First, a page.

Ketanji Brown Jackson was sworn in as a Supreme Court Justice on Thursday, June 29. She was sworn in nearly three months after being confirmed by the Senate back in April. She was made an official member of the Supreme Court after Justice Stephen Breyer retired on Thursday. Jackson, 51, is the first Black woman to ever serve on the Court. Chief Justice John Roberts and Breyer both administered oaths for Jackson during the ceremony at noon, making her an official Supreme Court Justice.
— The Associated Press (@AP) June 30, 2022
After the oaths were finished, Roberts welcomed her, and she received a round of applause. “Now, on behalf of all the members of the court, I’m pleased to welcome Justice Jackson to the Court and to our common calling,” he said.
Breyer notified President Joe Biden that his retirement would go into effect in a letter on Wednesday, June 29. In the letter, he wrote that he’d first notified the president of his plans in January, and he wrote that it’s now time for Jackson to take his seat. “You have nominated and the United States Senate has confirmed the Honorable Ketanji Brown Jackson to succeed me in the office, and I understand that she is prepared to take the prescribed oaths to begin her service as the 116th member of this Court,” he wrote. “It has been my great honor to participate as a judge in the effort to maintain our Constitution and the Rule of Law.”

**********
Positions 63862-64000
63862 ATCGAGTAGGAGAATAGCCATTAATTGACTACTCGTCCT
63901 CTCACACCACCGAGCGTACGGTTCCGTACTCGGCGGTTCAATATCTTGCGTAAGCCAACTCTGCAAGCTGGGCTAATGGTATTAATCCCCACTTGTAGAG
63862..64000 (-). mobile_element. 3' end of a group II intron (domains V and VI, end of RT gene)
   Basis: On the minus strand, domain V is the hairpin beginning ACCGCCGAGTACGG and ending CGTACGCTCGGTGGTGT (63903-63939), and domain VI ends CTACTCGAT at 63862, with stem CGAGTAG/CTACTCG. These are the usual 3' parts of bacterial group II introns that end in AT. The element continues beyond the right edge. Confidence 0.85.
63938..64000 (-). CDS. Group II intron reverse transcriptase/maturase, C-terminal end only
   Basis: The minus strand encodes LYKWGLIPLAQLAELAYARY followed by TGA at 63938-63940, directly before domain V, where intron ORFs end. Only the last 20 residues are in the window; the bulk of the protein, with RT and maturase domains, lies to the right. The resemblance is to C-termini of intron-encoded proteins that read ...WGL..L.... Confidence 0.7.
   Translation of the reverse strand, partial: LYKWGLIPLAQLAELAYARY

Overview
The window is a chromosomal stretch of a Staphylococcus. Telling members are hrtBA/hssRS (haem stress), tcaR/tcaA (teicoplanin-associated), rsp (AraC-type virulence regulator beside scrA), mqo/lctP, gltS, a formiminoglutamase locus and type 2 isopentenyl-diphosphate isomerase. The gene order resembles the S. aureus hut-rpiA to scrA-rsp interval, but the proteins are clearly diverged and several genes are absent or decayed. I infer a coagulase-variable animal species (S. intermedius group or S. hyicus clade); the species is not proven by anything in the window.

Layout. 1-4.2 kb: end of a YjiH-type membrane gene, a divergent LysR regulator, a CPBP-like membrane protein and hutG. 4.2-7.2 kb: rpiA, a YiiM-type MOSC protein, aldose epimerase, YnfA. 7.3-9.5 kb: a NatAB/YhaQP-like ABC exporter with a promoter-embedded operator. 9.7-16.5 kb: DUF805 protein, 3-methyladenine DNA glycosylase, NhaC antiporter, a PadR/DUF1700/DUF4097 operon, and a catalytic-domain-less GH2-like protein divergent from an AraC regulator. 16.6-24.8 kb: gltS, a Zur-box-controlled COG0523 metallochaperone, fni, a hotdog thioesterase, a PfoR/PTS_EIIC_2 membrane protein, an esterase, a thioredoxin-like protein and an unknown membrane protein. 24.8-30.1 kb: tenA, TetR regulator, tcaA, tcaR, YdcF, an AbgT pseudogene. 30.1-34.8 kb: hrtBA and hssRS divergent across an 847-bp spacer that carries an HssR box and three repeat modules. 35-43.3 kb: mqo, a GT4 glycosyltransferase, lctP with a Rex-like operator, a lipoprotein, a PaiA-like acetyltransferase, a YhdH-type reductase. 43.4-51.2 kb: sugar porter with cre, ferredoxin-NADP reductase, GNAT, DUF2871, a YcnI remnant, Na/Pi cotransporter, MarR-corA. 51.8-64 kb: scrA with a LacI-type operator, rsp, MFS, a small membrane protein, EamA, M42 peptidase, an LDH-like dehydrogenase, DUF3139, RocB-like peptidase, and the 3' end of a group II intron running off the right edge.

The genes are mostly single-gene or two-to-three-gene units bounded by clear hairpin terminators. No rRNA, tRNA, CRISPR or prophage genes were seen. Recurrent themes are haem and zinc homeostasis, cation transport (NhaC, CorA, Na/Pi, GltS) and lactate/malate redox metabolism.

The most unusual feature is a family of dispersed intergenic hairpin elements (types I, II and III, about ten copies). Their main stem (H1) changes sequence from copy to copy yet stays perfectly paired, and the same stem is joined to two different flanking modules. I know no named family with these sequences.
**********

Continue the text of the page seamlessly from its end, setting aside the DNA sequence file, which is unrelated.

Jackson was announced as Biden’s nomination for the Supreme Court back in February. After a series of intense questioning, Jackson was confirmed by Supreme Court on April 7. Jackson watched the confirmation with Biden, and she later gave an inspirational speech, accepting the nomination, showing that she was ready to take her seat after Breyer retired. “It took just one generation to go from segregation to the Supreme Court of the United States,” she said in the speech, where she also thanked her husband, daughters, and more family members for their support.
While Brown’s appointment is historic, it does not affect the stance of the Court, as there is still a majority of Republican-appointed Justices, with six judges being appointed by right-wing presidents, and only three have been appointed by Democrats.